Welsh, Tafod yr edn. - Irish, Fluigh. - French, Mouron. - German, Huhnerdarm. - Spanish, Alsine.
Caryophyllece. Stellaricce. Stellaria.
These pretty little plants, very happily take their Latin name from stella, a star, in allusion to the silvery stars of their blossoms. But their English appellation is not so pleasing; though it refers to the very excellent, and very desirable property of curing stitches in the chest or side, which this plant, on not very evident grounds, is supposed to possess. The name of chickweed, or, "chicken-wort," is founded on the alleged increase in the number of eggs laid by hens which are supplied with this plant in their food. But why the pretty and well-known white star of our hedges in early spring should be called deadmen's bones, in the north of England, is not easily ascertained. The Welsh name, Tafor yr edn, signifies bird's tongue, and evidently refers to the form of the leaves.
The great stitch-wort, which is depicted in the accompanying woodcut, is a popular remedy amongst village children, for the sting of a bee, as is also the 8. media, or common chickweed. This last plant, which, regardless alike of heat and cold, sunshine and storm, grows, flowers, ripens, and sows its seeds, the whole year through,* is a most excellent and wholesome vegetable, which, when boiled, can scarcely be distinguished from spinach; it is very commonly used as a "pot-herb," in broth and gruel; though a friend has described to me the alarm she once felt at having, in her childish days of experimenting, administered some broth thus flavoured, to an old woman, who was made violently ill by the compound; but so common is the use of it, that this was probably an accidental circumstance.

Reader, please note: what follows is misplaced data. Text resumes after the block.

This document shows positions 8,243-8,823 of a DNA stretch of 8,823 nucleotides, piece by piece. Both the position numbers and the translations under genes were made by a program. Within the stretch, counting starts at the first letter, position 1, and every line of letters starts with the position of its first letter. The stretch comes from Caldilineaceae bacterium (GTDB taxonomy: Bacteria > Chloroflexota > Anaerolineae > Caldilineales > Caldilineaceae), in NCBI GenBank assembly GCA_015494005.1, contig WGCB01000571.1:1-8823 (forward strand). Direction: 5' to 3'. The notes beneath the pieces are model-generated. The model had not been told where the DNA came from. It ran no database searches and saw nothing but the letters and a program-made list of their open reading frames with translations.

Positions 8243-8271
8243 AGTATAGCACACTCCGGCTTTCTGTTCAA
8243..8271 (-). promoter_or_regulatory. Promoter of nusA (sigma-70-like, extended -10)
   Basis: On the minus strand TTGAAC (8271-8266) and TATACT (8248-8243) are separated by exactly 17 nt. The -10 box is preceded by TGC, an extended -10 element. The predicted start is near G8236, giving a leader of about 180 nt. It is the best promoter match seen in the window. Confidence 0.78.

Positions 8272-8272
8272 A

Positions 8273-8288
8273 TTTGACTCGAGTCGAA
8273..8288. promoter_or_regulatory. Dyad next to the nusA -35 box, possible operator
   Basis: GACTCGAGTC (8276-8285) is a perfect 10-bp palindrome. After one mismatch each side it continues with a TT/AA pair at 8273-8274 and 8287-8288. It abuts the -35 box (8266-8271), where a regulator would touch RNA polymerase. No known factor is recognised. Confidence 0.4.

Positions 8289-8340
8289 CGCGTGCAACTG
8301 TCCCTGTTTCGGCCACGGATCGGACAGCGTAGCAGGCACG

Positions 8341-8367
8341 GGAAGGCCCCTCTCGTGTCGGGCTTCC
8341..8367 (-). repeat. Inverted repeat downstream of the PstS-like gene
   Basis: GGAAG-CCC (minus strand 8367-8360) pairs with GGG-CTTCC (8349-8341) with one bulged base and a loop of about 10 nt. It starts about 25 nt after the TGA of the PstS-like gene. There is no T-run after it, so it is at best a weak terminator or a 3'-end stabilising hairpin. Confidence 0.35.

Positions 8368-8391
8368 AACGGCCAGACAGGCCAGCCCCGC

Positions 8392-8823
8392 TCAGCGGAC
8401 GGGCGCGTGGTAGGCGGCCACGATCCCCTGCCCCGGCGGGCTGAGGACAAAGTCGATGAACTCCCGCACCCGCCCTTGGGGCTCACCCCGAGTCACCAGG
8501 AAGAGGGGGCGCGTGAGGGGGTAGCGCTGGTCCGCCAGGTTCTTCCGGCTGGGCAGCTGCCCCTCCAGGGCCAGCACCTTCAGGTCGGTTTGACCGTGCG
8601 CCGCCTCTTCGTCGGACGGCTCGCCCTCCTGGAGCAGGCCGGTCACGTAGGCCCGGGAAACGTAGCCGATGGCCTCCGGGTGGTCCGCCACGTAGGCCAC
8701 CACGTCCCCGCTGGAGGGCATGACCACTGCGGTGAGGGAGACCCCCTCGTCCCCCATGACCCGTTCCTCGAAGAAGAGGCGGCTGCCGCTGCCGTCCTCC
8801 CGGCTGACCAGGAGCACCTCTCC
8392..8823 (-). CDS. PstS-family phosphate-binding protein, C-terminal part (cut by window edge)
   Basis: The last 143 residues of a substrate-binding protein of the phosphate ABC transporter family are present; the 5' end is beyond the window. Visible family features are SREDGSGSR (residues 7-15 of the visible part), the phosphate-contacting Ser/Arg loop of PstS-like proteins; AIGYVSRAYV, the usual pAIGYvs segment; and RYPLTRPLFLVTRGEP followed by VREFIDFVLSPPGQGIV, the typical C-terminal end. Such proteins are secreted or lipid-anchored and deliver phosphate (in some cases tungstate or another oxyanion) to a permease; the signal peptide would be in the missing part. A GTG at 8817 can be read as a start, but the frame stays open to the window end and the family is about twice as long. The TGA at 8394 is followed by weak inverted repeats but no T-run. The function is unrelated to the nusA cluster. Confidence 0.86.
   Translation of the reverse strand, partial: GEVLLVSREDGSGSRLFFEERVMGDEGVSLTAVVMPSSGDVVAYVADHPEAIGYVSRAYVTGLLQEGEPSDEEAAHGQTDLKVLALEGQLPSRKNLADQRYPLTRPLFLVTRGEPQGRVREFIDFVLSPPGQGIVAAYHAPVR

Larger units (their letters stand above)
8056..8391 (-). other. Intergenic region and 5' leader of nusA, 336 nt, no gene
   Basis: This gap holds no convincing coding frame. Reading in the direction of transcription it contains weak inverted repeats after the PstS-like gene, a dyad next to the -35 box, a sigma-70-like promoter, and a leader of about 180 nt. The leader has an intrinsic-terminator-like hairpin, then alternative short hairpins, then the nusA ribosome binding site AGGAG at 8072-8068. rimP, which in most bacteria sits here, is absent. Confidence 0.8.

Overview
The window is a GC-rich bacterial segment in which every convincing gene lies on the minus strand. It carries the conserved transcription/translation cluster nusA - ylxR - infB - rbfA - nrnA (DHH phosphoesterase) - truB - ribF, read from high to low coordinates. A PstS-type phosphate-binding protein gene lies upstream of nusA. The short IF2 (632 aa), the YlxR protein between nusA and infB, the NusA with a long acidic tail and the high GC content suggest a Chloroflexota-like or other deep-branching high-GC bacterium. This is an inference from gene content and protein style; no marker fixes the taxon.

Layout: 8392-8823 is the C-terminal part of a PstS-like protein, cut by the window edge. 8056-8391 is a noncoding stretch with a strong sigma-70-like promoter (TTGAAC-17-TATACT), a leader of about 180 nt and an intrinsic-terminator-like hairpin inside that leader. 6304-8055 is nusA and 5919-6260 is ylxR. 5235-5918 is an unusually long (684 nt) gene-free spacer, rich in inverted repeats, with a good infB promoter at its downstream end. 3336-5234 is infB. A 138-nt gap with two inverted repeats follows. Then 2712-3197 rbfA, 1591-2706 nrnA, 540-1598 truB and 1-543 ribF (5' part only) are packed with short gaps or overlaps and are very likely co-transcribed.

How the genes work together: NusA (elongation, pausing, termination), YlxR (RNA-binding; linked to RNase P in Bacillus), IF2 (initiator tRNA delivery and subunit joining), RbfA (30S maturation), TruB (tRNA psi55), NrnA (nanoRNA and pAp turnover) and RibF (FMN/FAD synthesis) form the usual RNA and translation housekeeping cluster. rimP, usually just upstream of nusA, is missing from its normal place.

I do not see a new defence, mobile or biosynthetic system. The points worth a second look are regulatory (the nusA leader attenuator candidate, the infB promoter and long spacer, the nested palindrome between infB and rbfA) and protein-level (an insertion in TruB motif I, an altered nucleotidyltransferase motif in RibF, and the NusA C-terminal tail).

Great Stitch-wort. - Stellaria Nolostea.
* This circumstance may be perhaps accounted for, by the curious manner in which, as the chill of night comes on, the leaves fold together in pairs, enclosing the tender germ of the young shoot at their axil; while the upper pair but one are larger than the others, and sufficiently so to cover over the last pair, and so to secure the end of the branch.
The remaining British stitch-worts, are the pure white-flowered wood-plant (S. nemorum); the least stitch-wort (S. graminea), which so abounds on dry heaths and pasture lands; the marsh stitch-wort (S. glauca); the minute-flowered bog stitch-wort (S. uliginosa); the Alpine stitch-wort (S. ceras-toides), which has its most southern British boundary in the Bredalbane mountains, and which should perhaps more properly take its place with S. ce-rastia; and the many-stalked S. scapigera, a very marked and peculiar plant, which grows in the neighbourhood of Loch Ness, Dunkeld, etc.